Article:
You don't have to be mad to be a hurling goalkeeper, but it certainly helps.
That is the oft-held view of those who stand between the sticks in the small ball code, and Brendan Cummins is inclined to agree.
The Tipperary great was a guest on this week’s RTÉ GAA Podcast and while he believes the role of the goalkeeper has evolved, you still require that wild streak.
"You need to have an unbelievable self-confident player, bordering on cocky, arrogant, crazy," said Cummins, who was voted as the best hurling All-Star goalkeeper of The Sunday Game era.
"You’re on your own, with your own thoughts, for a lot of the time. The average player out the pitch only touches the ball around six or seven times a game. In goal, barring puckouts you might have only two or three key moments where you’re needed by the group.
"You have to be comfortable in your own head. That’s the key for any goalie. Some of them were external, like Davy Fitzgerald, where they roared at everyone. Damien Fitzhenry and myself were both of a style where we looked more calm, but like a swan under the water, the legs are going mad.
"Any goalie I have dealt with, the good ones especially, there is something quirky about them alright."
Anthony Daly spent many years playing in a Clare defence that was marshalled by Fitzgerald. He says there a "freakish" element to being a goalkeeper and the role requires a selfish approach that he began to fully appreciate after moving into management.
"Of the ones I played with, nearly all of them were fruitcakes!" said Daly. "And they needed to be. I played corner-back early on in my career and Fitzy might save my bacon, but there was no-one to save his.
"I remember coming to Dublin and my two goalkeepers were Gary Maguire and Alan Nolan. At the beginning the work ethos for training, specifically for keepers, wasn't near high enough.
"I used to bring Christy O’Connor up in the car with me to get them working. I could hear him barking down the other end. They’d have three-quarters of an hour of goalkeeper training and then join in with the main session.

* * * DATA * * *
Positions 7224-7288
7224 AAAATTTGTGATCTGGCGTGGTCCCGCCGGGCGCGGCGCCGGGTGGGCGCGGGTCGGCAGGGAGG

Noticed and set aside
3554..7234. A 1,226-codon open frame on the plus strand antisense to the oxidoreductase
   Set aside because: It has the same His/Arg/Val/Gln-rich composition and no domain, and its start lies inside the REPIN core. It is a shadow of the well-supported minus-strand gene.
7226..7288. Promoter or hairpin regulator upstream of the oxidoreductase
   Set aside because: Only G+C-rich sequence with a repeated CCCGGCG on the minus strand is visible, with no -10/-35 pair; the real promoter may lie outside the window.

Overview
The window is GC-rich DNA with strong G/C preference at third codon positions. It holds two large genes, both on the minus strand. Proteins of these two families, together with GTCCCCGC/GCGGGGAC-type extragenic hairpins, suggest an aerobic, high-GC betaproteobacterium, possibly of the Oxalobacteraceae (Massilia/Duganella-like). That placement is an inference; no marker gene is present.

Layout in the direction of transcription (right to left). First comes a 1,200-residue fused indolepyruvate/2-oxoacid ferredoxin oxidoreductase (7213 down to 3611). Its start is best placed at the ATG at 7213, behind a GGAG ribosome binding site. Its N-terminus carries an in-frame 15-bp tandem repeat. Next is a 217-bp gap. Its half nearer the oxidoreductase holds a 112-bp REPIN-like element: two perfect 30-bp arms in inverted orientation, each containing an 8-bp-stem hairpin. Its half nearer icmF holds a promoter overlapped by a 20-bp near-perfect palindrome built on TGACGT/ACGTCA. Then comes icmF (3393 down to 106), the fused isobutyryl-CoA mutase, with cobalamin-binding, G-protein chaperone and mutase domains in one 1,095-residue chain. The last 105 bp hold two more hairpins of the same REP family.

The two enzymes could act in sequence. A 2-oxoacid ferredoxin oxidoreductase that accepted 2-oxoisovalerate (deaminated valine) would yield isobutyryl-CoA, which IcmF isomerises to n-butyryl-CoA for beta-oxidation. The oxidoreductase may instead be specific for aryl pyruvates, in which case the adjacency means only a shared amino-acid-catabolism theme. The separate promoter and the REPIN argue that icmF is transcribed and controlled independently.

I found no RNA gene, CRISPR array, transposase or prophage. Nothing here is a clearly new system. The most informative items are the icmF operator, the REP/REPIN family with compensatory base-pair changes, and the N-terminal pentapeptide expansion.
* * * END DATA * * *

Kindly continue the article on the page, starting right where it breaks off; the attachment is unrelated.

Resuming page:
"After two or three months they had bought in completely."
At the beginning of Cummins’ career, the only one-on-one goalkeeping sessions he received was when he stayed behind with his father after training.
Now a keeper walks into an inter-county set-up and immediately looks for the goalkeeping coach.
"In my last year in 2013 I had a good chat with Eamon O’Shea," said Cummins. "I wanted to see if I could get Christy (O’Connor) in to coach me because the role was evolving and developing.
"The big change was the relationship between the goalie and the receiver of the ball. Eamon was the one who lit that up, got that communication going.
"There was always a disconnect, weird as it was, where I lamped it down the pitch a 50-50 ball and it was a case of 'get on the breaks lads’ and hope for the best.
"Eamon drew boxes on the pitch and there were four places in particular where I hit the ball. I had to learn to hit it into that box, which eventually was about five yards square, and he told the forwards to run into those areas.
"I wasn’t aware of what he was doing with the forwards. I was just aware of my role, to put into the box and then someone went and got it.
"The role of the goalkeeper is evolving. The stats guys are saying how many puck-outs have been retained.
"If you’re in competition against another goalie you want your stats to be high. You’re driving that conversation with the forwards because you need at least 60% puck-out success.
"I’m old fashioned. I still think the goalkeeper’s primary role is to stop the ball, because a goal is hurling nowadays is probably worth five points.
"But the X-factor now is whether you can put the ball on a sixpence, and certainly they all can."